Was systemic racism a factor in the death of Aboriginal woman Tanya Day?

24 May 2019

Yorta Yorta woman Ms Day died in hospital on 22 December 2017. Around 3pm on 5 December 2017, she was arrested for allegedly being intoxicated on a train in Castlemaine, Victoria. There is conflicting evidence about the charge. The conductor said Ms Day was unruly, and called police, further alleging she did not have a ticket. The Guardian reported that Ms Day did have a ticket. Other witnesses said Ms Day did not appear intoxicated, though CCTV suggested Ms Day was slightly unsteady on her feet.

Ms Day was arrested and taken into custody. She was charged with public drunkenness, and given four hours in custody to sober up. In her cell, Ms Day fell and hit her head at least four times between 3:56pm and 4:50pm. Though police were obliged to check on her every 30 minutes under their own guidelines, they failed to do so. Ms Day’s condition deteriorated, and she was not checked on until 8:03pm. After they finally did so, the police called an ambulance which took Ms Day to hospital. She died about 17 days later from significant bleeding on her brain.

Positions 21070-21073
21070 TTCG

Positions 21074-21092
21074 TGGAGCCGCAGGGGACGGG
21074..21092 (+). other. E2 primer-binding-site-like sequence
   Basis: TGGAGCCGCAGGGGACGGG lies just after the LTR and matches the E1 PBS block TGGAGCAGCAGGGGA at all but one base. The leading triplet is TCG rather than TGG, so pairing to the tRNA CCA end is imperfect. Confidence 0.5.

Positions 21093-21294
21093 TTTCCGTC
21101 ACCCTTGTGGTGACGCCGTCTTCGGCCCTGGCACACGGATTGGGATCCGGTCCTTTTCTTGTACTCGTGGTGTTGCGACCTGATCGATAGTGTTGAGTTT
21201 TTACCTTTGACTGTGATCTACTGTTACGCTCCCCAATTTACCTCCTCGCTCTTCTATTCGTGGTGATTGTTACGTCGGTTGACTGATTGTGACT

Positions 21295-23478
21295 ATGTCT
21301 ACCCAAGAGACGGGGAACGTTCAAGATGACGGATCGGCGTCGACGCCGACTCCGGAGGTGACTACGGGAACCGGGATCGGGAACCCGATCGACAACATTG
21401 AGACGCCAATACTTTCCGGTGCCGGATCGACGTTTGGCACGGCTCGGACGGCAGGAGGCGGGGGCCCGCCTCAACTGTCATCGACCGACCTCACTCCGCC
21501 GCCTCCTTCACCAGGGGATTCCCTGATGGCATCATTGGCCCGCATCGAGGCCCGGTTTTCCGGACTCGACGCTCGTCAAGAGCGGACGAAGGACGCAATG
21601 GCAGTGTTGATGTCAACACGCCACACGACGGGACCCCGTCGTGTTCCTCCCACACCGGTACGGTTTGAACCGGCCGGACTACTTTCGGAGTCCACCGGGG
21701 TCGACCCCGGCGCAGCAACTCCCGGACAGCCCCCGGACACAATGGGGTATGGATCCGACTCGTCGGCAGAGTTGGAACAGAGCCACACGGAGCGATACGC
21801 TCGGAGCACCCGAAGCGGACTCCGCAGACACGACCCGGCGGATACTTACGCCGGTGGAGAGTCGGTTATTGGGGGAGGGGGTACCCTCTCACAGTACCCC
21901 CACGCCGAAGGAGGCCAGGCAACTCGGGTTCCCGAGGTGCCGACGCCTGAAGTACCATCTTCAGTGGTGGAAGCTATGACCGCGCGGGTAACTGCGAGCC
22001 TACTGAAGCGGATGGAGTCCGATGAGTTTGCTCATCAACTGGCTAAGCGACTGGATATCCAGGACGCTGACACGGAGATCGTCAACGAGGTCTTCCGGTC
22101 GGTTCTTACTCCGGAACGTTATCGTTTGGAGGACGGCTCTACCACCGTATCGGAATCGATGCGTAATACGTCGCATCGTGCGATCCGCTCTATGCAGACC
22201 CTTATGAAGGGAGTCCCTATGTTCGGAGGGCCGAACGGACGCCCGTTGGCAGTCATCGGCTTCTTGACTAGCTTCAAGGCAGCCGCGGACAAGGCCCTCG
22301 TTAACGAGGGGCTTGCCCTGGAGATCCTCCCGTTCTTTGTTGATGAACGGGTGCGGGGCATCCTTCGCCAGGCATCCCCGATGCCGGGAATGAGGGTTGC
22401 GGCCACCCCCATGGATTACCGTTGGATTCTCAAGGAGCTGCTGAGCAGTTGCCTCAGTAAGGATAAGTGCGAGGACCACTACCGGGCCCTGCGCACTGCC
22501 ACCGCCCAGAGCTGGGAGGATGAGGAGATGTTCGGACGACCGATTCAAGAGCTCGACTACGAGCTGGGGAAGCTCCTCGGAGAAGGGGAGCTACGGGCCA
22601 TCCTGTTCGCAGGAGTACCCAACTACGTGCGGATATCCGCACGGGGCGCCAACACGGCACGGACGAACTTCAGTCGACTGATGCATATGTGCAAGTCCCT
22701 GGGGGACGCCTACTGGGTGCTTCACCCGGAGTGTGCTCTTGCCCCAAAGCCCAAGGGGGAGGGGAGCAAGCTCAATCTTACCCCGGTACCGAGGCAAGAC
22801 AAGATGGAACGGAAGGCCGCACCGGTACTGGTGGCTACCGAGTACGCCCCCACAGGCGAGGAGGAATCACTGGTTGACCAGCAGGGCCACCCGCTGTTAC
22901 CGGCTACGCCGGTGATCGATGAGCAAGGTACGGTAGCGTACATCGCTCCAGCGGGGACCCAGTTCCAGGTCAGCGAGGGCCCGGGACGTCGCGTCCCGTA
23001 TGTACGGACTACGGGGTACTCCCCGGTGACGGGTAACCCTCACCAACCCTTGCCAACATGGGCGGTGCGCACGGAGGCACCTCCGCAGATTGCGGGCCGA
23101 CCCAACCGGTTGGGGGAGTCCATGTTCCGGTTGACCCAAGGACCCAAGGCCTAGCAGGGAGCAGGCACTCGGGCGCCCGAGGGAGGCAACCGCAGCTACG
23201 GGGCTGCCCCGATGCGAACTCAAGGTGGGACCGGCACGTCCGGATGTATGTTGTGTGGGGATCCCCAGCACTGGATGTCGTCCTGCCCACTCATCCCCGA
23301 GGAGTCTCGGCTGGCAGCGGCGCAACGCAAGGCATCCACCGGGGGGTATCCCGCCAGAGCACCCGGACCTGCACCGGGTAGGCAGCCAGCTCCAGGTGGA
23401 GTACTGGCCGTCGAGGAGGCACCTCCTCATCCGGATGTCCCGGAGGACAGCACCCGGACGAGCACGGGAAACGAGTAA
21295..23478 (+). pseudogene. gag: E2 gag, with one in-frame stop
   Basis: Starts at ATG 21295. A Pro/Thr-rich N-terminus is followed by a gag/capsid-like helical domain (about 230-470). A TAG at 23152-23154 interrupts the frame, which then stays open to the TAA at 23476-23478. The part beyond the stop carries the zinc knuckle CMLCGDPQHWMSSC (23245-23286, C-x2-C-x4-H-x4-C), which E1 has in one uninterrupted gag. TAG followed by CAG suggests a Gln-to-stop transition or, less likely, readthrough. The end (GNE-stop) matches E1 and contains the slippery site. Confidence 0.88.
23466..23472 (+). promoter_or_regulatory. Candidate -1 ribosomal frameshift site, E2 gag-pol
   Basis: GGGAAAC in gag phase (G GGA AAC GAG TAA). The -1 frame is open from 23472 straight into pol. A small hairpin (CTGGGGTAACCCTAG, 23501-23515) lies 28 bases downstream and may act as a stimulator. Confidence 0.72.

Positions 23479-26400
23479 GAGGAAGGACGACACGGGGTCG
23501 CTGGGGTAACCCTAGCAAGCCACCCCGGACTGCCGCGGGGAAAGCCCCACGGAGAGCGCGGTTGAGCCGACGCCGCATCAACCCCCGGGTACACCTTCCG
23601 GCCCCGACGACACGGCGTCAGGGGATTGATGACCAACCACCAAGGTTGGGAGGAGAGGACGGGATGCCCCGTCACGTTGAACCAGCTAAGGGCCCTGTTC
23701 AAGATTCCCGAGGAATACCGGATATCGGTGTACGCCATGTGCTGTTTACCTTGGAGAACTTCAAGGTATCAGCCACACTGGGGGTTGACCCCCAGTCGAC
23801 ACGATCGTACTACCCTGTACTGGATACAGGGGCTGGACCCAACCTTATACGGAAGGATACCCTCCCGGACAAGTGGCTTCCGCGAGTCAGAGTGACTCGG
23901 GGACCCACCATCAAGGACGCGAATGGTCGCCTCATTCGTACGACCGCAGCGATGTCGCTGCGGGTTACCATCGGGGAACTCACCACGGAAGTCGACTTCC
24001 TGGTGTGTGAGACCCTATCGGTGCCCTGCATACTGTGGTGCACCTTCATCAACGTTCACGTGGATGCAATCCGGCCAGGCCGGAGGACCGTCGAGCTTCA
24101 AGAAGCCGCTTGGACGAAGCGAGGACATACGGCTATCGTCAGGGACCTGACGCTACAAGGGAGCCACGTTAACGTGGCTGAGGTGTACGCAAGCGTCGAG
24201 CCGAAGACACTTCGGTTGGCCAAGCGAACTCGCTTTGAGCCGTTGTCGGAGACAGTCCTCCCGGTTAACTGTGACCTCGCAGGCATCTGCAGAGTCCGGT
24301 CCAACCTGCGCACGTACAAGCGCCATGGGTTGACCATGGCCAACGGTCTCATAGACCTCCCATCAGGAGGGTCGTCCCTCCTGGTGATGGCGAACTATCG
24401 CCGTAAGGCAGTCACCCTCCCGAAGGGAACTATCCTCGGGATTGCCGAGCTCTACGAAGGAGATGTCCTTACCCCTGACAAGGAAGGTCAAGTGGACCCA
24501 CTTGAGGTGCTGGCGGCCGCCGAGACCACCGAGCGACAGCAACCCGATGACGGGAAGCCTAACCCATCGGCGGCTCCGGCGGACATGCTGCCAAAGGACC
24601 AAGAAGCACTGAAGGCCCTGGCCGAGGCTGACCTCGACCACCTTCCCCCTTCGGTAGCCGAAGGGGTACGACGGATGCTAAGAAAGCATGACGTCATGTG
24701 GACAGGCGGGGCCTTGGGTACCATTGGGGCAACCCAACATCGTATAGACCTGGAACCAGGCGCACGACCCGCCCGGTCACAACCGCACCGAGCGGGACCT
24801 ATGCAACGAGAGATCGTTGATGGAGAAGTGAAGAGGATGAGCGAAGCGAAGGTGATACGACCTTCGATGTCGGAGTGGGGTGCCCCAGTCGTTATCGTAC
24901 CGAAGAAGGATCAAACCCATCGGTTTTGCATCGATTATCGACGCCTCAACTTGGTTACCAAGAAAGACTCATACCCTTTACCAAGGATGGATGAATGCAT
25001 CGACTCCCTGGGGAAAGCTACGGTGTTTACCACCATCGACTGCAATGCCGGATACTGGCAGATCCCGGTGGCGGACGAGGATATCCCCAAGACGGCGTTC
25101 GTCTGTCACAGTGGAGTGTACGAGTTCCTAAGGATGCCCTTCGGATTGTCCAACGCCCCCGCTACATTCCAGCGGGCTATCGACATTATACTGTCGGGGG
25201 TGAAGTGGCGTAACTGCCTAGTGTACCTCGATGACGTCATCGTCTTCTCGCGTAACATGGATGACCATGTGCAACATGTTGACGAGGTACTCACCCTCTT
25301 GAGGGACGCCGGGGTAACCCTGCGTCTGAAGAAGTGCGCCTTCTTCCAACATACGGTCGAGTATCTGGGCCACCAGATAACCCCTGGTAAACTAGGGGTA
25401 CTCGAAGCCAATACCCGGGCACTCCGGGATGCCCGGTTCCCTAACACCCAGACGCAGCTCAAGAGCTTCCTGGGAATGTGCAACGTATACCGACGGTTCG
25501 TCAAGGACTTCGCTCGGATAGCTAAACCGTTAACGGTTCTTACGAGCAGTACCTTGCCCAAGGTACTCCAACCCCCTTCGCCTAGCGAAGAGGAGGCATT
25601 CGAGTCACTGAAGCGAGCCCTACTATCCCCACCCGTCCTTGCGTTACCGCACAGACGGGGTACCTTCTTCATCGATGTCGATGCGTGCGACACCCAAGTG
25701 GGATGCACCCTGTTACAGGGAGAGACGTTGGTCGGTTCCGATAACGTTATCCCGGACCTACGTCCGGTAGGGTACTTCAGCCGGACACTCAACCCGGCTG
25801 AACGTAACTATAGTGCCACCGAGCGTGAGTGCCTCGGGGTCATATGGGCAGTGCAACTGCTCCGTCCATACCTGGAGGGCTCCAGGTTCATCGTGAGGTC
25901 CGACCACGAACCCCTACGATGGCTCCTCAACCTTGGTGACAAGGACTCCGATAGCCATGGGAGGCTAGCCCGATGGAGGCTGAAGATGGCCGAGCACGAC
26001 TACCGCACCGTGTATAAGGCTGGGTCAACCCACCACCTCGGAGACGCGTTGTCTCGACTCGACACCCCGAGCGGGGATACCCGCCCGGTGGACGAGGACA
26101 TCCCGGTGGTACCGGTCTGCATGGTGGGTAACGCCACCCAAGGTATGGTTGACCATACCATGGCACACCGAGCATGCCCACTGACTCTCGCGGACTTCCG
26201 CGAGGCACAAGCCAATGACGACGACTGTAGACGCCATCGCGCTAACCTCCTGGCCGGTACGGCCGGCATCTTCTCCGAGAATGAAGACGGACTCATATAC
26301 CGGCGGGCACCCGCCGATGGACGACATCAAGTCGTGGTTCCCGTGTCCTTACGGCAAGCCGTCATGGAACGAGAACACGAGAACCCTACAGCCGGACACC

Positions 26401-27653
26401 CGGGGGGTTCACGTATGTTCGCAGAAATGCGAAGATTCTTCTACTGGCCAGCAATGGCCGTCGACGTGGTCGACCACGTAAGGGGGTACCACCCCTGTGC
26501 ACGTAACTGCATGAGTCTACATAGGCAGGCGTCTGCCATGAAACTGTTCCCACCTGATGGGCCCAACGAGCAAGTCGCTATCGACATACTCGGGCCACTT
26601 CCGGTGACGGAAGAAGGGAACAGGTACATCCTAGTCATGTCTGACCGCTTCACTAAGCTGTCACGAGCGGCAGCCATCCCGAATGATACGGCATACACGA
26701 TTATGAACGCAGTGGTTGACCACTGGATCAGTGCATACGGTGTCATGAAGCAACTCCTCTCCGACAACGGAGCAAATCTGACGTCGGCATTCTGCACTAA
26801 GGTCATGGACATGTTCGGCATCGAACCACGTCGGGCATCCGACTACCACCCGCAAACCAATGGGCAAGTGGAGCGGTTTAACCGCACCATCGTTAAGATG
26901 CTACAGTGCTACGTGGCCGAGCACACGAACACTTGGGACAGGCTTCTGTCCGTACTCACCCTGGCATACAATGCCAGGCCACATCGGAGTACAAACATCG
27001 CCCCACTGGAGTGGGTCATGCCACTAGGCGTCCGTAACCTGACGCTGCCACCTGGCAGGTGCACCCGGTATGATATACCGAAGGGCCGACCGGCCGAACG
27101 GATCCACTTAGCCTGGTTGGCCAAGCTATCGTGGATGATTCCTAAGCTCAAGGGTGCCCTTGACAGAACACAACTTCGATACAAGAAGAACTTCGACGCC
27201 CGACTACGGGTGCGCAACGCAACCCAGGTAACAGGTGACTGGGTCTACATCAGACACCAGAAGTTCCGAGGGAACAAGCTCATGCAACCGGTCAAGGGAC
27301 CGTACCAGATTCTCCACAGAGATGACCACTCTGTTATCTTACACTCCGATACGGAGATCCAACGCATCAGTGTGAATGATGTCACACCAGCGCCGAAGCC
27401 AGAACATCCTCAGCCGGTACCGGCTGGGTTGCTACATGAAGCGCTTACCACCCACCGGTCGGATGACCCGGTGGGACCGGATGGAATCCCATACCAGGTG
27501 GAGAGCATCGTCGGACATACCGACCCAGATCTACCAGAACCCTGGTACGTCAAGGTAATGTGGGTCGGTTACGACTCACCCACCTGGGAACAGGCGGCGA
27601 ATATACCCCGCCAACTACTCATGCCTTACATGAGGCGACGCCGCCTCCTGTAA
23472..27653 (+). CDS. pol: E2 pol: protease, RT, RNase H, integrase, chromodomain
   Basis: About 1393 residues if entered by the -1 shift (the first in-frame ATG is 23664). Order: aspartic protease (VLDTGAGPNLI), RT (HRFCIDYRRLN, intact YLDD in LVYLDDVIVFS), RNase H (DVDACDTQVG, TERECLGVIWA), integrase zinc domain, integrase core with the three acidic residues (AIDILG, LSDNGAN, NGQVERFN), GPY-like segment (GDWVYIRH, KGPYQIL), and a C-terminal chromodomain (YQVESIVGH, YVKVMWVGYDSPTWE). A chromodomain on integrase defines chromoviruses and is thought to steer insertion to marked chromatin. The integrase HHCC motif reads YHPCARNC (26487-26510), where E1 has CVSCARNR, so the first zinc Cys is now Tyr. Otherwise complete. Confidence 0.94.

The coroner’s preliminary finding recommended abolishing Victoria’s laws against public drunkenness. Studies have shown such laws disproportionately target Aboriginal people. For example, a study by the Human Rights Law Centre found that Aboriginal women were 10 times more likely to be arrested for public intoxication than non-Indigenous women. The Royal Commission into Aboriginal Deaths in Custody also recommended abolishing this offence. The Royal Commission also examined the death of Ms Day’s late uncle, Harrison Day, who also died in custody.

Lawyers representing Ms Day’s family have also argued that the coroner should examine the role of systemic racism in Ms Day’s death. Though there were 147 deaths in custody between 2008 and 2018, no coroner has found systemic racism to be a factor in an Aboriginal death in custody. Victorian police have argued that whilst there may have been “indirect discrimination” on the basis of Ms Day’s race, they do not accept the submission that Ms Day’s death was due in part to systemic racism. If the coroner does accept systemic racism is a factor in Ms Day’s death, she may consider the role of systemic racism in police decisions to arrest Ms Day and other Aboriginal people for public drunkenness, and whether Ms Day’s Aboriginality was connected to the lack of care she received whilst in police custody.


Michael Brull

Policy Lawyer